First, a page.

Thursday, 21 February 2013

The importance of dance-specific medical practitioners

If you're a dance student, working freelance, part-time or recreationally, or indeed if you're aligned to a company that does not have it's own physio, podiatrist or osteopath, you've probably had some mixed experiences going to see medical practitioners about dance related injuries. In the UK we're lucky enough to have the NHS, meaning we don't have to pay to see a specialist. The downside of this is we usually don't get to pick who we see.

Dance is such a specific physical activity, with each genre of dance having it's own specific physical strains and requirements. When we get injured we need our bodies to be able to go back to doing what they did before - and usually this is completely out with the scope of the general public. When a medical practitioner decides we're 'fixed' they may well be looking at us with a mind to the general public, what are we complaining about, we're fit, healthy, in good shape, and the fracture/sprain/miscellaneousinjury has healed pretty well, our balance is fine, we're expected to get on with it. Owing to a heightened sense of proprioception, an high awareness of our bodies and years of putting them through rigorous physical training however, we often recognise something is still not right, or not as it was, even when medical and physical tests show good results.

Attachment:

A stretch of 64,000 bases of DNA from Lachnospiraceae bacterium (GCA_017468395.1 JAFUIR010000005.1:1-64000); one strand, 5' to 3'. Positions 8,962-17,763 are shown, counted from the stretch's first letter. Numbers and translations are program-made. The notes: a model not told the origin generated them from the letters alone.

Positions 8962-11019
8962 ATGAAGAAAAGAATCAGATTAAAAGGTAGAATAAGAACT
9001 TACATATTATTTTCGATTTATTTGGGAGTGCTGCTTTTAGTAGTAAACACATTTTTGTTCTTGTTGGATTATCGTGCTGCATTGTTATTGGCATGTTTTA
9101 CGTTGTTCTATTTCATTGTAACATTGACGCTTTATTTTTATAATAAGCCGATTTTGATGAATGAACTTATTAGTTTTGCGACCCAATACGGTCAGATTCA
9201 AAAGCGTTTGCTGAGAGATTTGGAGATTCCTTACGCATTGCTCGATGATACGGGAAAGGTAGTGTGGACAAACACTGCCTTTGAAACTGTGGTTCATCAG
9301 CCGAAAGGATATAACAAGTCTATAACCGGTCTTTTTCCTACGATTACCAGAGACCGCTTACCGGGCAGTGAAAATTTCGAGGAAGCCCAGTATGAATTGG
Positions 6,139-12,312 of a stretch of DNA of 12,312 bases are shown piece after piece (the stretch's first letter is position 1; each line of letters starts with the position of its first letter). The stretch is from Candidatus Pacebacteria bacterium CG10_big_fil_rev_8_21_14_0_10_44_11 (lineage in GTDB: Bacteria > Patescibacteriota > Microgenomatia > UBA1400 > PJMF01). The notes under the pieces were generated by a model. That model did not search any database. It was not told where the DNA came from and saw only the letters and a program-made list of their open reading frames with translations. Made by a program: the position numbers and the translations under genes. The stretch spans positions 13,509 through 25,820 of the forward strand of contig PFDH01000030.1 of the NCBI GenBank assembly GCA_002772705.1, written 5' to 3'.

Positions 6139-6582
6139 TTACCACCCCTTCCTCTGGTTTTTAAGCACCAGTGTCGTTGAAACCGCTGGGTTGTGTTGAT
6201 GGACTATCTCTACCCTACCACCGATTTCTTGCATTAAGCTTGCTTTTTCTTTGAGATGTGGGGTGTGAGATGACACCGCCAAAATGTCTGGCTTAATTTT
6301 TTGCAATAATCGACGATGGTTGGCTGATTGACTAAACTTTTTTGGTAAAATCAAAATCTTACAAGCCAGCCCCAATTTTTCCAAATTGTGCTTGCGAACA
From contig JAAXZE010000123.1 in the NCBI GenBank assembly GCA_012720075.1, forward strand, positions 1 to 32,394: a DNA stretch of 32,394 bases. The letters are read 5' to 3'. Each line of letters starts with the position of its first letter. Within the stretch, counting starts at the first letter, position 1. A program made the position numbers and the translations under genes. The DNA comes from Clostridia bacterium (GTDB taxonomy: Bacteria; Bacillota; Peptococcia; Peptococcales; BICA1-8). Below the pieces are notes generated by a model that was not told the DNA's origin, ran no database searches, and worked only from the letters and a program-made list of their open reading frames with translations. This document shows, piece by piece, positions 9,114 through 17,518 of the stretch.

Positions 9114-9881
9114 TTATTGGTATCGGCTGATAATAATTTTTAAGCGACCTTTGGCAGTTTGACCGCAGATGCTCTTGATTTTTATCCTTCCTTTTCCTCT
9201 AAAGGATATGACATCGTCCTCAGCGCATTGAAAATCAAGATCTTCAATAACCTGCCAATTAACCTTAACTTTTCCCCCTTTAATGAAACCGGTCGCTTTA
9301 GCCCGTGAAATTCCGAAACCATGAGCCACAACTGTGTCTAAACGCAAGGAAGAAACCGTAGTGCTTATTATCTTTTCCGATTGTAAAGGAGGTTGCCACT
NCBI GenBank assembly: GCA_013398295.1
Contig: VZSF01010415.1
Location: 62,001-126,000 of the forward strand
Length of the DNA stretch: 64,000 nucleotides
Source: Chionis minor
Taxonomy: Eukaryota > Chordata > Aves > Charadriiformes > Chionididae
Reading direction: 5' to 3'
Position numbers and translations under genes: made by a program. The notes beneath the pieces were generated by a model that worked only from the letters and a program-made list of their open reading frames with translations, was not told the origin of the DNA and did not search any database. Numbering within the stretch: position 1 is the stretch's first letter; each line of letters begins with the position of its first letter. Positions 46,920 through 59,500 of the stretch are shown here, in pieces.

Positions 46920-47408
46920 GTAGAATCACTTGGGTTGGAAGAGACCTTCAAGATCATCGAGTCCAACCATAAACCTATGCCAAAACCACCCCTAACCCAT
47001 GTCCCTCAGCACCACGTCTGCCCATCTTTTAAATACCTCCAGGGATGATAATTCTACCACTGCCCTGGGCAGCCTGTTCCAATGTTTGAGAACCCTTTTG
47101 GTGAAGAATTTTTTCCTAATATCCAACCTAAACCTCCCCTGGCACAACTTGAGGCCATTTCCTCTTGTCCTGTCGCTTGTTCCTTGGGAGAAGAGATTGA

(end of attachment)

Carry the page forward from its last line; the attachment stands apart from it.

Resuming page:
Having a practitioner who is well versed in the demands of dance and of the physical requirements of the dancer's body, makes treatment and recovery less stressful and more complete. Sports specialists are  great, but again if they predominantly work with rugby players or golfers, you will need to spend a substantial amount of time explaining your body and your art's requirements before they can get down to treating you. The easiest thing for you is to find a reputable practitioner with specialist knowledge in working with dancers.

Finding a practitioner

  • In the UK there is Dance UK's Medical Practitioners Directory providing a list of practitioners including podiatrists, physios, osteopaths, chiropractors, orthopaedic surgeons and nutritionists.
  • The National Institute of Dance Medicine and Science in London provides the only NHS dance injury clinic in the UK and operates a referral system so that injured dancers can be treated by practitioners with in-depth dance specific knowledge. 
  • In the absence of a reputable dance injury clinic, a google search will throw up dozens of results for medical practitioners with a specialism in dance. Ensure that they are registered professionals, aligned to reputable clinics and have a good reputation before checking in with anyone.

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